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Showing posts from February 7, 2021

"'I am Jessica Olive,' he heard her say absent-mindedly over breakfast. 'I am Cornelius and Nadine and George.'"

Jen and Ezra heading out. Sisters Beach, January 2021. It's Raining in Mango by Thea Astley Thea Astley is an interesting case study of gender and publishing in Australia. The winner of four Miles Franklin Awards (tied with Tim Winton as the most frequent recipient), most of her books remain out of print. It Is fair to say that she’s not as widely read as a great talent and unique voice in the Australian literary landscape deserves. Which leads me to  It's Raining in Mango , which spans multiple generations of the Laffy family in Far North Queensland. The book covers from the 1860s through to the 1980s. In it, they carry the family (and local) stories with them, and they identify as something more than themselves. These stories intersect with the history of Australia itself, from the brutal invasion and settlement, the scramble of the gold rush through the misery of the Depression to the Stolen Generation, two World Wars and the hippies, freaks and dropouts of the 1970s.

“That was the problem with Australians playing tourist. They dressed for comfort and it was impossible to tell how much they were worth.”

Jen and Ezra entering the tunnel through Hell. Haw Par Villa, October 2014. Aunty Lee's Delights by Ovidia Yu A delightful murder mystery made all the more interesting to this reader due to the contemporary Singaporean setting and harsh assessment of the Australian national character! A unty Lee harks back to older, ‘cosier’ mysteries than the darker, harsher and colder examples of the genre that I usually read. As such, it proved a wonderful ‘palate cleanser’ from its bleaker relations. A large part is due to the presents of Rosie "Aunty" Lee – widowed restauranteur and amateur sleuth – and the frequent reference to cooking and eating. Seriously, this is a book bound to make you salivate as Aunty Lee prepares wonderful meals while trying to solve crimes. Yu introduces a host of other characters that I am certain will form the backbone of future mysteries. Together, they forge a wonderful foundation for entertaining readers over a whole series of books. ⭐ ⭐ ⭐ 1/2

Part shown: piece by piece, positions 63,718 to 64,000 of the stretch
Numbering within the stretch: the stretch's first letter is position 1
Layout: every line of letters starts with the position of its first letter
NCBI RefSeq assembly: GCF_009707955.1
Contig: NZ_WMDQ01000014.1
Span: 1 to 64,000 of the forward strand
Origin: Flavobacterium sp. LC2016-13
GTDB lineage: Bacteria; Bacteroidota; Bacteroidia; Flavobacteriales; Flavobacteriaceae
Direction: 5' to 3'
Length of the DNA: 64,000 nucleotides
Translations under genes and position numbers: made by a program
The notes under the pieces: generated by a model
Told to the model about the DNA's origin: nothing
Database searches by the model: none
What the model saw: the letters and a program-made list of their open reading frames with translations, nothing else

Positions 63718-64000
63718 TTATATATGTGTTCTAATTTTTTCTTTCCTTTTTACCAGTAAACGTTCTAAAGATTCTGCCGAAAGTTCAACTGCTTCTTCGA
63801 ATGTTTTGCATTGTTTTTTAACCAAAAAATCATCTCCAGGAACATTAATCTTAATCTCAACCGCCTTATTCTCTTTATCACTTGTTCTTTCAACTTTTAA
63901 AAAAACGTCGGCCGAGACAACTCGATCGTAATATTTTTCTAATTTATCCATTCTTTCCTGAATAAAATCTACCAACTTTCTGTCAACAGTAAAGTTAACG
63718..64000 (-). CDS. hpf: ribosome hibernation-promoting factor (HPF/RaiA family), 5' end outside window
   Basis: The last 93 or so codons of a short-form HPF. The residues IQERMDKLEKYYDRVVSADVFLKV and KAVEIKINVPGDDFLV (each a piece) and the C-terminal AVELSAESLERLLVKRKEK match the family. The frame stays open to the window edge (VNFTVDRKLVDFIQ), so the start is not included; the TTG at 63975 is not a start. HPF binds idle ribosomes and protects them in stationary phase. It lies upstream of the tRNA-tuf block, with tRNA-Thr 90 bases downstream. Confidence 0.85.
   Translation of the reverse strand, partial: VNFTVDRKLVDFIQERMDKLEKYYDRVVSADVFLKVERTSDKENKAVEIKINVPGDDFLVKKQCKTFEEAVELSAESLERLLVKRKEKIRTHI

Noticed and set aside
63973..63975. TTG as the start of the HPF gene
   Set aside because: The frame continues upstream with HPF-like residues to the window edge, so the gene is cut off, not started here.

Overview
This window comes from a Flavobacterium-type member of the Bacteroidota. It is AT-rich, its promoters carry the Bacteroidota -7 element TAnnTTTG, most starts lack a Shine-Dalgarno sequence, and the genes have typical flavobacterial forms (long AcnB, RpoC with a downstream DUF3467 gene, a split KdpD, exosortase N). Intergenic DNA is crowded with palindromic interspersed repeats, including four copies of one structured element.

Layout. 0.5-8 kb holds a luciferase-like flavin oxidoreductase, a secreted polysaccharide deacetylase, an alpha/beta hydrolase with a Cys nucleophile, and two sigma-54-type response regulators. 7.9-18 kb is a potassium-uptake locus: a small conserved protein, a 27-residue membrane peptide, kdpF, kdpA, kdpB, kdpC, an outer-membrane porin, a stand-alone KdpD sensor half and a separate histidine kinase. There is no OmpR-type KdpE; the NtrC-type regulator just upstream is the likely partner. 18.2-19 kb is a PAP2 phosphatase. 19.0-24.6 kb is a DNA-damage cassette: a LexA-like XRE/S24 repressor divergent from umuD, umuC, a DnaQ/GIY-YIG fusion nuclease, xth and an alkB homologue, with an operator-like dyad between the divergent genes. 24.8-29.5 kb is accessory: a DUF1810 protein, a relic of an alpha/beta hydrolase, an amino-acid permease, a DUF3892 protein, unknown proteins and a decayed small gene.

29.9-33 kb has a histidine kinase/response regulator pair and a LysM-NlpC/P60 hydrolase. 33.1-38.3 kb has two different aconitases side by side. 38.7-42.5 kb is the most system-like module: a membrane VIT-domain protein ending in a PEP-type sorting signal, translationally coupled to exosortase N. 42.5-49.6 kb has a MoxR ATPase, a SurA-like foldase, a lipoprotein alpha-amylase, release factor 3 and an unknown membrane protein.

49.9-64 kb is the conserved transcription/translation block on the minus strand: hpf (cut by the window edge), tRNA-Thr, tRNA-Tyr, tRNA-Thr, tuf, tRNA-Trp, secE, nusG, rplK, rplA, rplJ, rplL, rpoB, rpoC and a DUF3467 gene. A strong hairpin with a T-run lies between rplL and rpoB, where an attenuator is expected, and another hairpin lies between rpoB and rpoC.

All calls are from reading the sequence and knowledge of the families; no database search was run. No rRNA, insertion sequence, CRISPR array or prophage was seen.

“The real tragedy of our postcolonial world is not that the majority of people had no say in whether or not they wanted this new world; rather, it is that the majority have not been given the tools to negotiate this new world.”

  Facing the waves, Binalong Bay, Tasmania January 2021. Half of a Yellow Sun by Chimamanda Ngozi Adichie The novel's opening is an opaque and intricate introduction to both a large cast of characters and Nigerian social and political complexities. Once the domestic world starts to settle down (in conjunction with the heightening political tensions), the story positively rockets along. Adichie constructs a rich and vibrant sense of time and place and draws the reader along with horror and excitement at the formation and eventual destruction of the Biafran state. The indifference of the outside world and the wilful culpability of the (former) British colonial masters bristles off the page. Deftly shifting backwards and forwards in time, this is a beautifully constructed book. There is an adroitness in handling such weighty themes, and the righteous anger forms naturally as only high art manages. While there is a danger that such a topic can drift into a polemic of backstory, e

“No,” she said again, just because it felt good to say no to this person.”